JERUSALEM (Jan. 15)
Prime Minister Yitzhak Shamir is trying to keep the always shaky edifice of his narrowly based coalition government from crumbling. But by Wednesday evening, its fate seemed sealed.
Science and Energy Minister Yuval Ne’eman announced on television that his far-right Tehiya party has resolved to quit the government. He said he would submit his resignation to the Cabinet at its regular weekly meeting Sunday.
Rehavam Ze’evi, a minister without portfolio who heads the extremist Moledet faction, said earlier that he would ask his party Thursday to endorse his plan to quit the Cabinet this Sunday.
Shamir’s hawkish coalition partners have been threatening to quit the government if Israel’s peace talks with the Palestinians turn to substantive matters.
The issue came to a head over whether the Israeli negotiating team in Washington had discussed proposals for Palestinian autonomy.
The Washington Post reported Wednesday that the Palestinians had submitted a two-page autonomy proposal to the Israelis on Tuesday.
Shamir insists nothing substantive has been put on the table. He showed his colleagues a document submitted this week by Elyakim Rubinstein, who heads the Israeli delegation talking to the Palestinians. Shamir said its contents amount to nothing more than agenda proposals.
But the Likud leader apparently failed to convince the two hard-line ministers.
SHAMIR MIGHT SUBMIT RESIGNATION
Tehiya and Moledet oppose the talks in principle and are convinced that autonomy in any form would lead to a Palestinian state.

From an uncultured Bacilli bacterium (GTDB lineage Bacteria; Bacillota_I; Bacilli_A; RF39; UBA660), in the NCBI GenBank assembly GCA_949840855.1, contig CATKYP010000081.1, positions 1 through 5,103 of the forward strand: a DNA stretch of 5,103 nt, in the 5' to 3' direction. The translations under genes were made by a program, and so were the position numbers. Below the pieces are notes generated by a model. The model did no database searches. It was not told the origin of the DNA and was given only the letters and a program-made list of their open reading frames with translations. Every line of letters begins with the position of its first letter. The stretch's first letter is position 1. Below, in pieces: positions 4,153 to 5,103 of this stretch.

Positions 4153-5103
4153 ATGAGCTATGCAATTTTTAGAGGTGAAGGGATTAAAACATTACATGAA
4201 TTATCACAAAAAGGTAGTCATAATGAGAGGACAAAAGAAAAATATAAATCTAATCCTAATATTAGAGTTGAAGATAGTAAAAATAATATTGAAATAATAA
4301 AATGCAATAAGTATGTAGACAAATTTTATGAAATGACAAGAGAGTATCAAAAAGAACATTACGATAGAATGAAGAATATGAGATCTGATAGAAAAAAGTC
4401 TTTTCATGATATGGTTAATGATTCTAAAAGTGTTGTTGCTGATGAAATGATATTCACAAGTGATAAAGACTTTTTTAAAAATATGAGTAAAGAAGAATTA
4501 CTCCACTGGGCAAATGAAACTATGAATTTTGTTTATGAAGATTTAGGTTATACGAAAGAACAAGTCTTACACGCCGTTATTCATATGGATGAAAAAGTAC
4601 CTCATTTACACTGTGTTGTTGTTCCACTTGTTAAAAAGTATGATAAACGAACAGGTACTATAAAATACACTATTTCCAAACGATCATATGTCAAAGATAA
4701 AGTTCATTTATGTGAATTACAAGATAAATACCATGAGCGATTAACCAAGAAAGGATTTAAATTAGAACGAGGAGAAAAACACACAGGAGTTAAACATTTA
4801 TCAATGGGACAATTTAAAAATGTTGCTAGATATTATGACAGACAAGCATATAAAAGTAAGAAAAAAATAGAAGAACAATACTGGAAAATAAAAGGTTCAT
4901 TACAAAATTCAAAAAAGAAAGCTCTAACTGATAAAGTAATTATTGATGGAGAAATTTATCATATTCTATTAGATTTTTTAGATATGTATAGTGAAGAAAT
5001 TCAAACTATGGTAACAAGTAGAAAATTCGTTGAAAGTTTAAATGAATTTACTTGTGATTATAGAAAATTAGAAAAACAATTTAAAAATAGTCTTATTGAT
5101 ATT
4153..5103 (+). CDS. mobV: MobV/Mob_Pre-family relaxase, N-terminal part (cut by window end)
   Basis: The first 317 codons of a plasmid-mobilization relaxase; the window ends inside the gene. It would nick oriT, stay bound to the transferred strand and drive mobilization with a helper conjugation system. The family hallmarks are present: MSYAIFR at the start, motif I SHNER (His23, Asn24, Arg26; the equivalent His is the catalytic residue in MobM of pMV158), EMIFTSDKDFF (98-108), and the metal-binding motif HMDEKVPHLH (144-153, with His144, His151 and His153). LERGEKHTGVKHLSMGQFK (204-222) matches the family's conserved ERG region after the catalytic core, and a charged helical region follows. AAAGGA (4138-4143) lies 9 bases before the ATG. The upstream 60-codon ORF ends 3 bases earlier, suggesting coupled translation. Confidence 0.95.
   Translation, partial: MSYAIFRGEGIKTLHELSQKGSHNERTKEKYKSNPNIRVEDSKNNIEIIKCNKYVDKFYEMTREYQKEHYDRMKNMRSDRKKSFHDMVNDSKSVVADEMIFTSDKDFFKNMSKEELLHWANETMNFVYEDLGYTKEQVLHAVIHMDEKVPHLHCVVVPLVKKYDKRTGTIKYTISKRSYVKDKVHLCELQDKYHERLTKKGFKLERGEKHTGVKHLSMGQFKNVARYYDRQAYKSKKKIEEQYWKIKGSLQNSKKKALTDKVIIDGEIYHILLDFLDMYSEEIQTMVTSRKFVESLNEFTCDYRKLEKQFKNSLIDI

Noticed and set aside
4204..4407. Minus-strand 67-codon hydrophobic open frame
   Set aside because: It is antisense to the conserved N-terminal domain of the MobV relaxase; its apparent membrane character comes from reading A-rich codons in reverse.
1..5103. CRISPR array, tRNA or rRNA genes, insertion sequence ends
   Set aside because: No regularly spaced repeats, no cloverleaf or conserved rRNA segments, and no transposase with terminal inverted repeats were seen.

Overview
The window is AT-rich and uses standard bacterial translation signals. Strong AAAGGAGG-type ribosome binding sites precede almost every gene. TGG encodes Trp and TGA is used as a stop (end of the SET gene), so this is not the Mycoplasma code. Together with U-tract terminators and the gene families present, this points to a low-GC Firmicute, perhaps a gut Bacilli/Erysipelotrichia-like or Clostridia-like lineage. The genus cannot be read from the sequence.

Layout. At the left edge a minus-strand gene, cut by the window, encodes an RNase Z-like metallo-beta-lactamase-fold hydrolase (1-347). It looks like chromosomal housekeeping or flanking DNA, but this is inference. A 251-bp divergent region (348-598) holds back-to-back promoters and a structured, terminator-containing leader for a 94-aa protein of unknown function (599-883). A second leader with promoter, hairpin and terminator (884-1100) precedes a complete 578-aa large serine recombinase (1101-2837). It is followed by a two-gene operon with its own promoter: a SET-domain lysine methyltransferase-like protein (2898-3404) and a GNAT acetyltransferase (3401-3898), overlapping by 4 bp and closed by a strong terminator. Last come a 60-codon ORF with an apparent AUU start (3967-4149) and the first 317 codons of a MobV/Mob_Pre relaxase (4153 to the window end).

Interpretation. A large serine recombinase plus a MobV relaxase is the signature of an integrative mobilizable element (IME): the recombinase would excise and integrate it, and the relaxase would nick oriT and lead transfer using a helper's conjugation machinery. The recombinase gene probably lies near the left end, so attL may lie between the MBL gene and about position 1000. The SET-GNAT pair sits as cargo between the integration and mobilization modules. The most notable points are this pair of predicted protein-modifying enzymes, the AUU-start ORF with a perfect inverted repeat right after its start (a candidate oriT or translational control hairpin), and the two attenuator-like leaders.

The defections of both parties would leave Shamir’s coalition with 59 Knesset mandates, less than a majority in the 120-member parliament.
Some politicians speculated that the prime minister would submit his resignation to President Chaim Herzog early next week, before his government can be unseated by a scheduled no-confidence vote introduced by the opposition.
Though Shamir would remain prime minister of a caretaker government, such a development could freeze the peace process for an indefinite period. In some political circles, it is believed that is exactly Shamir’s intention.
The left-wing Citizens Rights Movement, Mapam party and Center-Shinui Movement have urged the opposition not to cooperate with Tehiya and Moledet to bring down the government, thereby enabling Shamir to “duck out of the peace talks.”
Accordingly, they prevailed on the Labor Party to delay its no-confidence motion, scheduled for debate next Monday.
Political sources meanwhile saw little chance of an alternative government or transitional government under anyone but Shamir.
The remaining question is how soon elections can be held. They are required by law not later than November 1992. If the government falls now, elections most likely will be held in June.